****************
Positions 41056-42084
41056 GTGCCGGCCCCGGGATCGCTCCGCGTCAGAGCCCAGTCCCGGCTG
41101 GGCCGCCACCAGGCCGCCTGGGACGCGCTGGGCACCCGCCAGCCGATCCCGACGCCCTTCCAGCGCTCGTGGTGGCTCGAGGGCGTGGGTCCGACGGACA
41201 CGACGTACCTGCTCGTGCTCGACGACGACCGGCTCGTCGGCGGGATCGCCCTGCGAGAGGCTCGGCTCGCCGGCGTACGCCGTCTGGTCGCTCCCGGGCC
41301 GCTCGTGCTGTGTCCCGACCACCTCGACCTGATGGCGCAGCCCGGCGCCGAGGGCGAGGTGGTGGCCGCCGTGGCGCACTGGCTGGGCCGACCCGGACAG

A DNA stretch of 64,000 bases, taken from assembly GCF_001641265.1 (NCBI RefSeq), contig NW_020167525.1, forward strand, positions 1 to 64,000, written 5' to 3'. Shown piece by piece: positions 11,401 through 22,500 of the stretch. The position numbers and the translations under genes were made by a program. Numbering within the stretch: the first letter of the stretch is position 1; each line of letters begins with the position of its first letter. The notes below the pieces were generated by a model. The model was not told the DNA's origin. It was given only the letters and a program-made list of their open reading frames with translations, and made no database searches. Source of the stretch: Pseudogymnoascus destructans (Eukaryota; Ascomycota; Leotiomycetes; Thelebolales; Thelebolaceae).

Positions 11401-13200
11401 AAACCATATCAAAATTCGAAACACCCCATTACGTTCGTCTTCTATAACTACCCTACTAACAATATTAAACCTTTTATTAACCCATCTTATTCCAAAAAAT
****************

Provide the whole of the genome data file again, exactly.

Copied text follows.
Positions 41056-42084
41056 GTGCCGGCCCCGGGATCGCTCCGCGTCAGAGCCCAGTCCCGGCTG
41101 GGCCGCCACCAGGCCGCCTGGGACGCGCTGGGCACCCGCCAGCCGATCCCGACGCCCTTCCAGCGCTCGTGGTGGCTCGAGGGCGTGGGTCCGACGGACA
41201 CGACGTACCTGCTCGTGCTCGACGACGACCGGCTCGTCGGCGGGATCGCCCTGCGAGAGGCTCGGCTCGCCGGCGTACGCCGTCTGGTCGCTCCCGGGCC
41301 GCTCGTGCTGTGTCCCGACCACCTCGACCTGATGGCGCAGCCCGGCGCCGAGGGCGAGGTGGTGGCCGCCGTGGCGCACTGGCTGGGCCGACCCGGACAG

A DNA stretch of 64,000 bases, taken from assembly GCF_001641265.1 (NCBI RefSeq), contig NW_020167525.1, forward strand, positions 1 to 64,000, written 5' to 3'. Shown piece by piece: positions 11,401 through 22,500 of the stretch. The position numbers and the translations under genes were made by a program. Numbering within the stretch: the first letter of the stretch is position 1; each line of letters begins with the position of its first letter. The notes below the pieces were generated by a model. The model was not told the DNA's origin. It was given only the letters and a program-made list of their open reading frames with translations, and made no database searches. Source of the stretch: Pseudogymnoascus destructans (Eukaryota; Ascomycota; Leotiomycetes; Thelebolales; Thelebolaceae).

Positions 11401-13200
11401 AAACCATATCAAAATTCGAAACACCCCATTACGTTCGTCTTCTATAACTACCCTACTAACAATATTAAACCTTTTATTAACCCATCTTATTCCAAAAAAT